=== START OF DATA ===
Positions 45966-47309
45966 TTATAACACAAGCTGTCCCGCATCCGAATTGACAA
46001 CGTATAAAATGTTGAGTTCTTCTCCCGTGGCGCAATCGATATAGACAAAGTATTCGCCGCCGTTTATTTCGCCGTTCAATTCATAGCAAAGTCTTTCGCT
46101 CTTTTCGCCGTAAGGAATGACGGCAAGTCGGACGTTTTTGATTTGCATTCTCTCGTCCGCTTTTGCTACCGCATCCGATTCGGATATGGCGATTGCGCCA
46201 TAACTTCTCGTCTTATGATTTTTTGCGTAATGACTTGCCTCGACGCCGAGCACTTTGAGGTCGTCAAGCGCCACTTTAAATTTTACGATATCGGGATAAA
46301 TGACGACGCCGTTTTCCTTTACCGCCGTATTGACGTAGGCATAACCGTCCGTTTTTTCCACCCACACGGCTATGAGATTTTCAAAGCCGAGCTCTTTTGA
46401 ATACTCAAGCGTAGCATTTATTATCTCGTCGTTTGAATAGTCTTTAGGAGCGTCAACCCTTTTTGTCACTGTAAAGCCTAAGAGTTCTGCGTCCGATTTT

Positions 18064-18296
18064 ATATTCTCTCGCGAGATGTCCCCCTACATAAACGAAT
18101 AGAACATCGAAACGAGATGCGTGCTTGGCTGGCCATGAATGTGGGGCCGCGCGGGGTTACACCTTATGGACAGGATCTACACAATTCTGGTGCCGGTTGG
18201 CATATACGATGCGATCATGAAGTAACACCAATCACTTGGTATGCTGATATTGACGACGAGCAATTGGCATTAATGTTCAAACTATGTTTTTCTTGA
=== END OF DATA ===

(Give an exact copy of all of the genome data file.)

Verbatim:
Positions 45966-47309
45966 TTATAACACAAGCTGTCCCGCATCCGAATTGACAA
46001 CGTATAAAATGTTGAGTTCTTCTCCCGTGGCGCAATCGATATAGACAAAGTATTCGCCGCCGTTTATTTCGCCGTTCAATTCATAGCAAAGTCTTTCGCT
46101 CTTTTCGCCGTAAGGAATGACGGCAAGTCGGACGTTTTTGATTTGCATTCTCTCGTCCGCTTTTGCTACCGCATCCGATTCGGATATGGCGATTGCGCCA
46201 TAACTTCTCGTCTTATGATTTTTTGCGTAATGACTTGCCTCGACGCCGAGCACTTTGAGGTCGTCAAGCGCCACTTTAAATTTTACGATATCGGGATAAA
46301 TGACGACGCCGTTTTCCTTTACCGCCGTATTGACGTAGGCATAACCGTCCGTTTTTTCCACCCACACGGCTATGAGATTTTCAAAGCCGAGCTCTTTTGA
46401 ATACTCAAGCGTAGCATTTATTATCTCGTCGTTTGAATAGTCTTTAGGAGCGTCAACCCTTTTTGTCACTGTAAAGCCTAAGAGTTCTGCGTCCGATTTT

Positions 18064-18296
18064 ATATTCTCTCGCGAGATGTCCCCCTACATAAACGAAT
18101 AGAACATCGAAACGAGATGCGTGCTTGGCTGGCCATGAATGTGGGGCCGCGCGGGGTTACACCTTATGGACAGGATCTACACAATTCTGGTGCCGGTTGG
18201 CATATACGATGCGATCATGAAGTAACACCAATCACTTGGTATGCTGATATTGACGACGAGCAATTGGCATTAATGTTCAAACTATGTTTTTCTTGA